Theories and Paradigms of International Business Activity
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Theories and Paradigms of International Business Activity

The Selected Essays of John H. Dunning, Volume I

John H. Dunning

This volume contains a selection of John Dunning’s best known and highly acclaimed writings on the theory of international business activity. Spanning more than three decades, the 16 contributions trace the evolution of his thoughts and ideas as an economist, from his first article on the determinants of international production, published in 1973, to his most recent essay on relational assets, networks and global business activity, completed in 2002.
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Chapter 2: Trade, Location of Economic Activity and the Multinational Enterprise: A Search for an Eclectic Approach

The Selected Essays of John H. Dunning, Volume I

John H. Dunning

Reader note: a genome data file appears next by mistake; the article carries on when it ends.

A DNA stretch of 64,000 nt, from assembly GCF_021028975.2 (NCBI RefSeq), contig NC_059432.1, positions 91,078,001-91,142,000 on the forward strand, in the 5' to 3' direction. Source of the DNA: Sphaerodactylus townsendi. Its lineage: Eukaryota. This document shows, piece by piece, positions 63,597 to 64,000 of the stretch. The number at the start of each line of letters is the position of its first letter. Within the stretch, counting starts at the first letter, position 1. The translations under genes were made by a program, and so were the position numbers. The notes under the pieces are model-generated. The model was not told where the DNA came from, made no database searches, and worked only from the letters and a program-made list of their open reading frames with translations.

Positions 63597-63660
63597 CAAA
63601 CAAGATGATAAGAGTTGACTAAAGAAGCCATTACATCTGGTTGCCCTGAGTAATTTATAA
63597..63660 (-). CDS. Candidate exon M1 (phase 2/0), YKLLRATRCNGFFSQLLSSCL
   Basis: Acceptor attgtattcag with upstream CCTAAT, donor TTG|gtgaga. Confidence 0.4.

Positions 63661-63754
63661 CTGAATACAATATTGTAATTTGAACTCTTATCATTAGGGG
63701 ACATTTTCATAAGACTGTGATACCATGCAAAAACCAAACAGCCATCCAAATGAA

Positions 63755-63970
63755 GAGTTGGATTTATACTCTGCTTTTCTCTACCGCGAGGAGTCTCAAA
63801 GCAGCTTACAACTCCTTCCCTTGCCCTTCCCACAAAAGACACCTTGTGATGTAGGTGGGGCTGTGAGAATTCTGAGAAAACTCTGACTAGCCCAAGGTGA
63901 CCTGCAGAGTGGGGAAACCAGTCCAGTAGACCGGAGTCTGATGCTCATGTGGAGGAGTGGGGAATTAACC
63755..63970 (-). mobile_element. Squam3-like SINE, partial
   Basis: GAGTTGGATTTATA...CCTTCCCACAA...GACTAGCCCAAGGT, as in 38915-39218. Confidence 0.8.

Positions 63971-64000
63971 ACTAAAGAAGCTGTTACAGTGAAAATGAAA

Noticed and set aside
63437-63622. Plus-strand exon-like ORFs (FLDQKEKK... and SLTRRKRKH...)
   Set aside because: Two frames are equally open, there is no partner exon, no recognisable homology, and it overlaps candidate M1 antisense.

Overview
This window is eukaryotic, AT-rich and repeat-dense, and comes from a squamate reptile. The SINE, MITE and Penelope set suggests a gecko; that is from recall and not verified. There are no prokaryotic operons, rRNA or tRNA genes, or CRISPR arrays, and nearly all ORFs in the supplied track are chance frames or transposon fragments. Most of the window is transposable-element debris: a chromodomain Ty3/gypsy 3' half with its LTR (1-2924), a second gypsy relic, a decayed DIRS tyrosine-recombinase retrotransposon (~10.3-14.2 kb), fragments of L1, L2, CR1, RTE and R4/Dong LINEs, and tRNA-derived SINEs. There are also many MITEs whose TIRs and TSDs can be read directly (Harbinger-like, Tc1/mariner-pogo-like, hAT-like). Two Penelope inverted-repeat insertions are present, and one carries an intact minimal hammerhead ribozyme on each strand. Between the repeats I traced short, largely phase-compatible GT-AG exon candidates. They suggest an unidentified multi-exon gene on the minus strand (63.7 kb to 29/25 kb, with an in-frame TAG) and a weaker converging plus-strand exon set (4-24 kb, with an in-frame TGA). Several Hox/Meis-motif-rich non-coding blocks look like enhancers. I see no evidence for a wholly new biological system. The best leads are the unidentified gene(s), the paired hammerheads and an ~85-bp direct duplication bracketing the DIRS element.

* I The main task of this chapter is to discuss ways in which production financed by foreign direct investment, that is, undertaken by MNEs, has affected our thinking about the international allocation of resources and the exchange of goods and services between countries. The analysis takes as its starting-point the growing convergence between the theories of international trade and production, and argues the case for an integrated approach to international economic involvement, based both on the location-specific advantages of countries and the ownership-specific advantages of enterprises. In pursuing this approach, the chapter sets out a systemic explanation of the foreign activities of enterprises in terms of their ability to internalize markets to their advantage. It concludes with a brief examination of some of the effects which the MNE is allegedly having on the spatial allocation of resources, and on the patterns of trade between countries. I begin by looking at the received doctrine on international economic involvement. Until around 1950 this mainly consisted of a well-developed formal theory of international trade and a complementary but less well-developed theory of capital movements. With the notable exceptions of John Williams (1929)1 and Bertil Ohlin (1933), international economists of the interwar years were less concerned with explanations of the composition of goods and factors actually traded across boundaries (and implicitly, at least, of the spatial distribution of economic activity) as with theorizing on what would occur if, in the real world, certain conditions were present. The Heckscher–Ohlin model, for example, asserted...

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